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Tuesday, Sep 02, 2014

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Robert Frank

Robert Frank

Photo courtesy of: College of Arts and Sciences

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Dean's scratch-and-sniff test will help patients, neurological researchers


Imagine the following circumstances. You are taking a new drug developed to minimize the effects of the flu, and a few days into your treatment you notice that you cannot smell anything. Is it the flu or is it the drug? Or suppose your mother is having trouble remembering. Is it normal aging or the first signs of Alzheimer's disease?

In both of these cases, it would be helpful to know how often people lose the sense of smell or have memory problems. What is needed is a set of standards that can be used to determine whether the loss of smell is likely due to a drug side-effect, and whether your mother's memory loss is just part of normal aging.

Doctors and researchers now have new standardized tools to measure neurologic and behavioral function—including a 5-minute scratch-and-sniff smell test co-authored by College of Arts and Sciences Dean Robert Frank.

The NIH Toolbox for Assessment of Neurological and Behavioral Function—nine years in the making and released in March—provides a set of integrated tools for measuring neurologic and behavioral function. It is designed to be simple to administer in a clinical setting to assess patients. It also provides standardization for research involving epidemiologic studies and clinical trials, making comparison possible across diverse clinical studies.

In total, the NIH Toolbox is designed to be affordable—costing less than $2,000 in equipment—and timely. "The entire battery was created to be administered, at least to healthy subjects, within two hours," according to a Neurology article.

Frank, whose research involves the sense of smell, co-authored one Toolbox section, "Olfactory Assessment Using the NIH Toolbox," with researchers from across the nation. One of their tasks was to develop a smell test that could be used for people of all ages including very young children. The aim was a brief test that was simple yet accurate across the age spectrum.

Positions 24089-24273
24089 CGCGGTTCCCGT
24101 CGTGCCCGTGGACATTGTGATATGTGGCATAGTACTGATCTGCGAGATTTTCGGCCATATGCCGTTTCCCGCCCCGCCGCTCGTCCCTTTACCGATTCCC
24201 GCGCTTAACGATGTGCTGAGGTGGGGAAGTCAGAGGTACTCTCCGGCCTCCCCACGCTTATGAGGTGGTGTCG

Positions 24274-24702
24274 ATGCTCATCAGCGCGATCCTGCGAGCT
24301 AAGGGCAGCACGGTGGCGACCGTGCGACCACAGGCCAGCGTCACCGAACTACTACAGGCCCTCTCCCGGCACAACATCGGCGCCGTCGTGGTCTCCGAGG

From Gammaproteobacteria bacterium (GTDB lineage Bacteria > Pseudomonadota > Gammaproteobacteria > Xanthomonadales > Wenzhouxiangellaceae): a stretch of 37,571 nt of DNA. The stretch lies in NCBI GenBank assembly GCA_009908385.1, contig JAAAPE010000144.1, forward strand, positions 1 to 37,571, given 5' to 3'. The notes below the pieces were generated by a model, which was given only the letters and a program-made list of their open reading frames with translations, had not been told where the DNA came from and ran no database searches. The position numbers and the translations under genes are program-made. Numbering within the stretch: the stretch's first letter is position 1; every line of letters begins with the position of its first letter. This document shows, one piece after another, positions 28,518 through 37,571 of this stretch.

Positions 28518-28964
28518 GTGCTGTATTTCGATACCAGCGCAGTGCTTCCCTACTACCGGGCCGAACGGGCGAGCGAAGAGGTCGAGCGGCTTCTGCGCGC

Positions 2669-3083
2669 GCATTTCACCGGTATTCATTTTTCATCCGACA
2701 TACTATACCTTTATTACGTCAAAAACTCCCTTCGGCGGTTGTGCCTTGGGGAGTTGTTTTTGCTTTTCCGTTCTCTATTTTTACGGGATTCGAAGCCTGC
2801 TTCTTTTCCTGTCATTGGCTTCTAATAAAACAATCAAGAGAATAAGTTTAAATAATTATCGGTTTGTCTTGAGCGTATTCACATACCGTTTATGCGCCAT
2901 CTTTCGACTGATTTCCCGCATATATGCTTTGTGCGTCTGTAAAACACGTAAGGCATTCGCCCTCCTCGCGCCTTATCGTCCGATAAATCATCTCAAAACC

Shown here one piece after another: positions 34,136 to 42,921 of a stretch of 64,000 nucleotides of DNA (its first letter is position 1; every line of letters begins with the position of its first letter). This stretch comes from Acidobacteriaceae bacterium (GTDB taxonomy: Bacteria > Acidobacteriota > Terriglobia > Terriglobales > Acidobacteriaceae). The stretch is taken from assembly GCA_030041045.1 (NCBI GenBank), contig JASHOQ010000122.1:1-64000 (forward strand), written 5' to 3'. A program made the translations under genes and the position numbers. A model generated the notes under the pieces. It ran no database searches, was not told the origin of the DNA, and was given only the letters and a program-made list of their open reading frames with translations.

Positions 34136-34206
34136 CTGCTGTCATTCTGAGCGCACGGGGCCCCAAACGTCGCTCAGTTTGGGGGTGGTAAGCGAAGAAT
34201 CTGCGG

"Individuals can vary widely in their ability to detect, recognize, and identify odors but still be within the range of normal function," the abstract notes. "Although several standardized tests of odor identification are available, few specifically address the issues in testing very young children, most of whom are likely to be unfamiliar with many of the odor stimuli used in adult tests and have limited ability to read and identify labels to select among choices."

Drawing on previous research, the authors developed "two versions of an odor identification test using standardized odor stimuli in a scratch-and-sniff format." Participants match the odor to pictures. For children, there are five odors and pictures, for adults nine. These tests are shorter than previous instruments, but as the researchers proved, just as accurate.

"Results from normative testing and validation showed that for most participants, the test could be completed in 5 minutes or less and that the poorer performance among the youngest children and the elderly was consistent with data from tests with larger numbers of items. Expanding on the pediatric version of the test with adult-specific and public health-relevant odors increased the ecological validity of the test and facilitated comparisons of intra-individual performance across developmental stages."

Other NIH Toolbox tests assess taste, balance and equilibrium, vision, hearing, pain, cognition, motor skills, emotion, and somatosensation (sensory information from muscles, joints, skin and ligaments).